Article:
Canon-1 is the first of a series of five electro-acoustic works by Dick Raaijmakers for which the concept 'morphology of sound' formed the principle starting point. Alongside the compositional activities, Raaijmakers attempted to systematically describe a theoretical model that allowed him to get grip on the difficult matters relating composing with electronic means. This work fully occupied him from autumn of 1963 until spring of 1966. Not only led this work to a unique series of compositions, it also laid the foundation for his later works covering the fields of composition, music-theater, installation art and writing. This important work was never well documented or contextualized from the perspective of electro-acoustic composition. Based on the original tapes, Raaijmakers' schematics and interviews, this research aims to do that.
"It is unbelievable but through hundreds of steps an ‘instrumental’ group of points turns into an ‘airplane’!"
Most likely this was done with two tape recorders, one recording and the other playing and feeding back into the first.
Herbert Eimert's voice saying 'Diese Teiltöne' is step by step transformed into a continuous smooth sound.
The Dutch arts critic Mulder is step by step transported into a cathedral while he is complaining about new music.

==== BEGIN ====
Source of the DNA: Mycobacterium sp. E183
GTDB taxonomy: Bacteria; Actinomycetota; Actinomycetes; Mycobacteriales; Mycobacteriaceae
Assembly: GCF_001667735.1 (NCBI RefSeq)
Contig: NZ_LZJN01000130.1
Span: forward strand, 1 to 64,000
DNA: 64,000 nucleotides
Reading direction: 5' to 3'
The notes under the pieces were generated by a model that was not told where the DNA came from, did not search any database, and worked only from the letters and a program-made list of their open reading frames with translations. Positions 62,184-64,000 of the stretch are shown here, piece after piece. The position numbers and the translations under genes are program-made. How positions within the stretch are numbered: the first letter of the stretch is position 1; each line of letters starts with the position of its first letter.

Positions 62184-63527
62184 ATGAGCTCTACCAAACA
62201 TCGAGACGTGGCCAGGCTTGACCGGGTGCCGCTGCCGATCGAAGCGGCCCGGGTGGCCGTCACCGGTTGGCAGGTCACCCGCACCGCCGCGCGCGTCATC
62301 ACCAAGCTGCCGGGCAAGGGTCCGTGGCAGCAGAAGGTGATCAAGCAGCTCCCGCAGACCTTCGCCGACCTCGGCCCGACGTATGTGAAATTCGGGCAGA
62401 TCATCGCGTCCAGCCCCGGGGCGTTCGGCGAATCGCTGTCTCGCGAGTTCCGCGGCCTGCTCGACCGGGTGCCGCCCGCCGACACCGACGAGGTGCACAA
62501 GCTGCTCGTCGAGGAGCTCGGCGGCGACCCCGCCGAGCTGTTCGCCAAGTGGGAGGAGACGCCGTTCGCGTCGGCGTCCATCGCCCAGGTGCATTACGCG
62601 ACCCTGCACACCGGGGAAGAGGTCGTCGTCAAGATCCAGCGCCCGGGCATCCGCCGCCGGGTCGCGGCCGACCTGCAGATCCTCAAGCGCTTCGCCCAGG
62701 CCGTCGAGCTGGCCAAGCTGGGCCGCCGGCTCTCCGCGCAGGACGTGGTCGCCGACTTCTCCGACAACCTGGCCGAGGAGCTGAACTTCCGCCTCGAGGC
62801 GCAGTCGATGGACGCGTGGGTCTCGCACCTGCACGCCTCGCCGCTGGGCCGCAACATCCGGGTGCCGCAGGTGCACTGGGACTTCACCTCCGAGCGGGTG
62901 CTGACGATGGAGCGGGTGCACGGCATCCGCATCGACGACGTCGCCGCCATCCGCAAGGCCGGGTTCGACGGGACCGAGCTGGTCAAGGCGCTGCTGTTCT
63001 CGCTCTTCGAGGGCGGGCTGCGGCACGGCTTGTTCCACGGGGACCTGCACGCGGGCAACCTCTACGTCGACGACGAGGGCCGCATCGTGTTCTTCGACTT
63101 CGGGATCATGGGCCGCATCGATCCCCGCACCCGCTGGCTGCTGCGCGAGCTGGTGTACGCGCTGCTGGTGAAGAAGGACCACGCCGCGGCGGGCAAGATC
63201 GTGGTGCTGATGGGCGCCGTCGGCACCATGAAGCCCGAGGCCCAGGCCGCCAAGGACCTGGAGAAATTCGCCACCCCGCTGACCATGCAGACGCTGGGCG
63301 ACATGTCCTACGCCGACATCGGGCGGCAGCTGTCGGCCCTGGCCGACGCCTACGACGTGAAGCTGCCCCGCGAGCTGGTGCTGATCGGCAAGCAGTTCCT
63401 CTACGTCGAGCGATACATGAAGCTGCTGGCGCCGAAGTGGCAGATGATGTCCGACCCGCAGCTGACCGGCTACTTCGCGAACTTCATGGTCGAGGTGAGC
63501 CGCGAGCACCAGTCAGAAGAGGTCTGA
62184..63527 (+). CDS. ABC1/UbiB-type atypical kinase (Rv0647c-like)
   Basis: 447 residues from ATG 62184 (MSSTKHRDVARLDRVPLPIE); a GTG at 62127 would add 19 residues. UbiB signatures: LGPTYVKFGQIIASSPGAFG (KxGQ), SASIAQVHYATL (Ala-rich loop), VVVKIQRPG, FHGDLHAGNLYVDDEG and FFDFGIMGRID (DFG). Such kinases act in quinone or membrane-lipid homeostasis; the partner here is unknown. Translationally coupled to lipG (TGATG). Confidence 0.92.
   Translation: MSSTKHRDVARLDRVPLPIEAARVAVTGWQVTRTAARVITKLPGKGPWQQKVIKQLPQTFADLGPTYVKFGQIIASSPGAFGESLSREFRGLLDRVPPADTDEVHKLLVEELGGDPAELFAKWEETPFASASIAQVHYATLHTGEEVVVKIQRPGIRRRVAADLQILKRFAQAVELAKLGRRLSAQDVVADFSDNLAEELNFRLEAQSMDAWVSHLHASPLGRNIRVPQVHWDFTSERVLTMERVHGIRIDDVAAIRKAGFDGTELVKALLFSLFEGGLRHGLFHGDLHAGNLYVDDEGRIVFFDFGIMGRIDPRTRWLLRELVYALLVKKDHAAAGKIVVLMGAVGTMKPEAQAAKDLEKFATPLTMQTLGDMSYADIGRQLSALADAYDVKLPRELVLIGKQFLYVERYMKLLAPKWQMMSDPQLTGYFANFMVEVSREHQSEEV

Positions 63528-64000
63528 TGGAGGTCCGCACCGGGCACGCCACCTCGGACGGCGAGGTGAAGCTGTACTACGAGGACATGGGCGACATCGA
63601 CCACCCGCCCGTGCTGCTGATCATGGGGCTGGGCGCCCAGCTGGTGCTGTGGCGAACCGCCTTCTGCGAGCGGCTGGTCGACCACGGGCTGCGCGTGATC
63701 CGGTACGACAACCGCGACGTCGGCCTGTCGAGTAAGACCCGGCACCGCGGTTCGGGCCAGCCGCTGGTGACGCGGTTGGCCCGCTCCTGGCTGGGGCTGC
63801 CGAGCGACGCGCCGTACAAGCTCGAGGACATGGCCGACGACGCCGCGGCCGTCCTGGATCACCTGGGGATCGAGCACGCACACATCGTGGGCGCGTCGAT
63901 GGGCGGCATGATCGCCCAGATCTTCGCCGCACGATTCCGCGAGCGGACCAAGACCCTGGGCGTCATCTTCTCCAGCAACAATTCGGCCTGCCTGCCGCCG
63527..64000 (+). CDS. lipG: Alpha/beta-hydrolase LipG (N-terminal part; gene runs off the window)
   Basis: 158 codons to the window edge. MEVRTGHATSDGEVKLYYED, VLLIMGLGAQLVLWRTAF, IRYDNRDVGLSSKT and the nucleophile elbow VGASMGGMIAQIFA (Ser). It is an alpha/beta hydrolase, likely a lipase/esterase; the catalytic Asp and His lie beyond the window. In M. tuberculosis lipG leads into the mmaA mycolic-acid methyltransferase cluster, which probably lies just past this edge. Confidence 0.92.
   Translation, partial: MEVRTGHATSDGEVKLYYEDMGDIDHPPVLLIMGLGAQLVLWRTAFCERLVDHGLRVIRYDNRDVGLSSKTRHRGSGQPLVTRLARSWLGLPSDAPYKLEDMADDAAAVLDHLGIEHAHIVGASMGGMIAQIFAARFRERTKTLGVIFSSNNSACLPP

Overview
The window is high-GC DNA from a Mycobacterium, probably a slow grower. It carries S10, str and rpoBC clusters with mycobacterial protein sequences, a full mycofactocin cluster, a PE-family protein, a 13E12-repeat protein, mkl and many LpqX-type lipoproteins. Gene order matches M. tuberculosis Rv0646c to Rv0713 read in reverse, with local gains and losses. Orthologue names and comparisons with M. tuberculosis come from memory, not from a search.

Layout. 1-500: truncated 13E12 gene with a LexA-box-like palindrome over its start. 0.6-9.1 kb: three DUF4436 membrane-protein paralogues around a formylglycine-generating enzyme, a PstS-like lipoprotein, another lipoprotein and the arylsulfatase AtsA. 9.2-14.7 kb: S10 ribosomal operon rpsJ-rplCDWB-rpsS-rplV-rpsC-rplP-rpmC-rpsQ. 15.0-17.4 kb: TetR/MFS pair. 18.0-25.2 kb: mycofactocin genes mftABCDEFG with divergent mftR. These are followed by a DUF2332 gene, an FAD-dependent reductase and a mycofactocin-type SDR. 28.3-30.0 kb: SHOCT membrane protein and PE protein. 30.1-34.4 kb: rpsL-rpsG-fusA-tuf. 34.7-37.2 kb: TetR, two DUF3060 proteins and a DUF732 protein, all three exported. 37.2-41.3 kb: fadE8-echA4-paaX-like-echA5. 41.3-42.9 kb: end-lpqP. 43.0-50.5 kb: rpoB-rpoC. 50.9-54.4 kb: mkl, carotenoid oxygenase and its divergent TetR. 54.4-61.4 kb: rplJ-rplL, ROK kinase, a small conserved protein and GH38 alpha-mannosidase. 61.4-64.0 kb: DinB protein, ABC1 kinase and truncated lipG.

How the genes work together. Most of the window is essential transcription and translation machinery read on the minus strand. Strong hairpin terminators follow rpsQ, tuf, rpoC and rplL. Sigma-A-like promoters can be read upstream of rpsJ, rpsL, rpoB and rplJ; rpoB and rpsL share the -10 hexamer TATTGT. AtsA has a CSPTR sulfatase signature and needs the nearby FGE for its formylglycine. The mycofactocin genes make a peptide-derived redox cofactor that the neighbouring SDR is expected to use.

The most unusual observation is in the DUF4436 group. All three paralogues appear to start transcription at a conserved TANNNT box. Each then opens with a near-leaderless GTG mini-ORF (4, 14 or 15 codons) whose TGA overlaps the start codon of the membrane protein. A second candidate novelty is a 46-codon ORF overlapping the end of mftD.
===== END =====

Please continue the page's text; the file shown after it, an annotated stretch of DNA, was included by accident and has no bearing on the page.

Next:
Raaijmakers demonstrating the principle of the flutter-head, which allows for creating tiny distances between sounds. This is how the double-pulse was born. The fragment is from a 1988 documentary in which Raaijmakers explained about the smallest possible sound.
A double-pulse that is turned into a wide variety of densities, from dense structures to stochastic distributions.
Canon-1 (1964) as it appears on the CD 'The Complete Tape Music of Dick Raaijmakers. It is advised to listen to this track through speakers, not with headphones.
…the entire tune is periodical from beginning to end, taking color like a rainbow! Nota bene, is that structure?
The fragment of Kontakte that Raaijmakers was critical about in terms of its structural qualities.
Magnificent! The miniature instruments of Stockhausen produce minuscule peeps in the left corner and right after a thunder strikes totally somewhere else.
Sounds that give the impression to be the result of mechanical origin, and which can move around in space. Another Kontakte fragment.